Carlos was born in Harlem, New York, in 1945. Noted for his exceptional abilities in track and field, he was awarded a full scholarship to East Texas State University (ETSU), where he single-handedly won the school’s first and only track and field Lone Star Conference Championship.  After one year at ETSU, he matriculated to San Jose State University. It was while he was a student at San Jose State that he participated in the 1968 Olympics and won the bronze medal.  After the Olympics, Carlos continued his education at San Jose State and in 1969 established himself as one of the most dominant sprinters in history by leading the university to its first NCAA track and field championship, breaking the world record in the 100-yard dash.

After an illustrious career in track and field, Carlos was drafted by the Philadelphia Eagles in 1970.  Due to a knee injury, he played with the Eagles for just one year, but continued his football career, playing for the Montreal Alouettes and the Toronto Argonauts, each for one  season.   Carlos was subsequently hired by the Puma Company to negotiate shoe contracts with track and field athletes.  Since that time, he has worked for the Olympics, the city of Los Angeles, and presently is the track and field coach and an In-School Suspension Supervisor for Palm Springs High School in Palm Springs, California.  Carlos is co-author of Why: The Biography of John Carlos, With CD Jackson, Jr., published in 2000.

Woods Hole Black History festivities will conclude on Thursday, February 27 in the Marine Biological Laboratory's Swope Center, North Street, Woods Hole with a roundtable discussion, "Remembering Black History Month, 1978-2003." Moderated by Dr. Ambrose Jearld, Jr., charter member and former Chair of the Woods Hole Black History Month Committee, the discussion will reflect on Black History Month observances in Woods Hole and in the nation.  Participants include people who played a role in Woods Hole observances, either as founders, participants, or planners in the early years including Joe Daluz, former President of the Cape Cod Branch of the NAACP, Eugenia Fortes, Hyannis human and civil rights activist, and Vodray Mills, Educator and counselor Cape Cod Community College.  Dr. Jearld will encourage the audience to participate, either by sharing their observations or by asking questions of the roundtable participants.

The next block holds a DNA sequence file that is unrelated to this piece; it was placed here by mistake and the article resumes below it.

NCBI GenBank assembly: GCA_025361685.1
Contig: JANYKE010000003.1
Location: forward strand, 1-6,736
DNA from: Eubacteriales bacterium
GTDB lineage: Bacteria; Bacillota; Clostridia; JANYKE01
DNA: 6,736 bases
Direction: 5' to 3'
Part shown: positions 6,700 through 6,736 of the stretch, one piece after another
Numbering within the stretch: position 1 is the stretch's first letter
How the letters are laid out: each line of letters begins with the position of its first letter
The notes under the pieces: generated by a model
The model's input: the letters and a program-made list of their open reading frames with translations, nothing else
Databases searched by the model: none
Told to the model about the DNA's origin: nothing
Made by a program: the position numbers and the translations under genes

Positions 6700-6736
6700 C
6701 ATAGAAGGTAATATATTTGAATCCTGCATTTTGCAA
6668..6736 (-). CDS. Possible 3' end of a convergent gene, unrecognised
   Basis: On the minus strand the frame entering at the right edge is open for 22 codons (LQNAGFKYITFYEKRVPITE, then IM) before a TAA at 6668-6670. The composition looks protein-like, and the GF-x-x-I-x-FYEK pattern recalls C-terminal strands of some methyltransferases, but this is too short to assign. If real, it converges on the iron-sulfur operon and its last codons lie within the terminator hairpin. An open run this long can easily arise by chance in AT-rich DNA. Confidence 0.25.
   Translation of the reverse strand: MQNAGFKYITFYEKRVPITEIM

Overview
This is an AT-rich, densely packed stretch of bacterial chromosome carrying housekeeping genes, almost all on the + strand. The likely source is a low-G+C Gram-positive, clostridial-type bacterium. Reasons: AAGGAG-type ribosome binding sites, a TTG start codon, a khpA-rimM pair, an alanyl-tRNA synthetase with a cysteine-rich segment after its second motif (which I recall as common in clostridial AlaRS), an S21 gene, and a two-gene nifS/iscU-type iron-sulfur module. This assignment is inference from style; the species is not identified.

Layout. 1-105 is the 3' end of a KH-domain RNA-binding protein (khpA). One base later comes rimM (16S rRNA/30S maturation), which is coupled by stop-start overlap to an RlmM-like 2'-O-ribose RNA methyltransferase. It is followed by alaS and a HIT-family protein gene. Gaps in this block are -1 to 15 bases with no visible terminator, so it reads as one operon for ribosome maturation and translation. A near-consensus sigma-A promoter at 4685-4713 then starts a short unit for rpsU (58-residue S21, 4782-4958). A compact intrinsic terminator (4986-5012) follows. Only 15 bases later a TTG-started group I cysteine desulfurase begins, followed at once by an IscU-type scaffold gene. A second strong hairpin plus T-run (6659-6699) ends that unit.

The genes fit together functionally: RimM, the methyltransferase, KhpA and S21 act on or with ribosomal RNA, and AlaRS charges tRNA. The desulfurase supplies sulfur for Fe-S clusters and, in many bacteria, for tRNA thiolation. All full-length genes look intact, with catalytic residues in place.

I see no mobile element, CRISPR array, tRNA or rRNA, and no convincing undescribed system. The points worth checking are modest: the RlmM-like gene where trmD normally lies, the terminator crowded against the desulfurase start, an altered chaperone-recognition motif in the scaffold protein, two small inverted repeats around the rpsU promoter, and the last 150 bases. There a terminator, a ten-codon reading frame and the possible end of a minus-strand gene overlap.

The annual Harambee celebration will immediately follow the roundtable discussion from 4:30 to 7:30 pm in the Swope Center. The Harambee, an ethnic potluck feast, will include live music by Jack Leyden, Tony Bailey, and Erica Lewis, storytelling by Vird Williams, and afrocentric handicrafts by Wright Creations

Further information on any of these events can be found on the Woods Hole Black History Month website or by calling the Marine Biological Laboratory Communications Office at (508) 289-7423.

Woods Hole Black History Month events are sponsored by the Marine Biological Laboratory; the National Marine Fisheries Service; the U.S. Coast Guard Group Woods Hole; the U.S. Geological Survey, Woods Hole Field Center; and the Woods Hole Oceanographic Institution.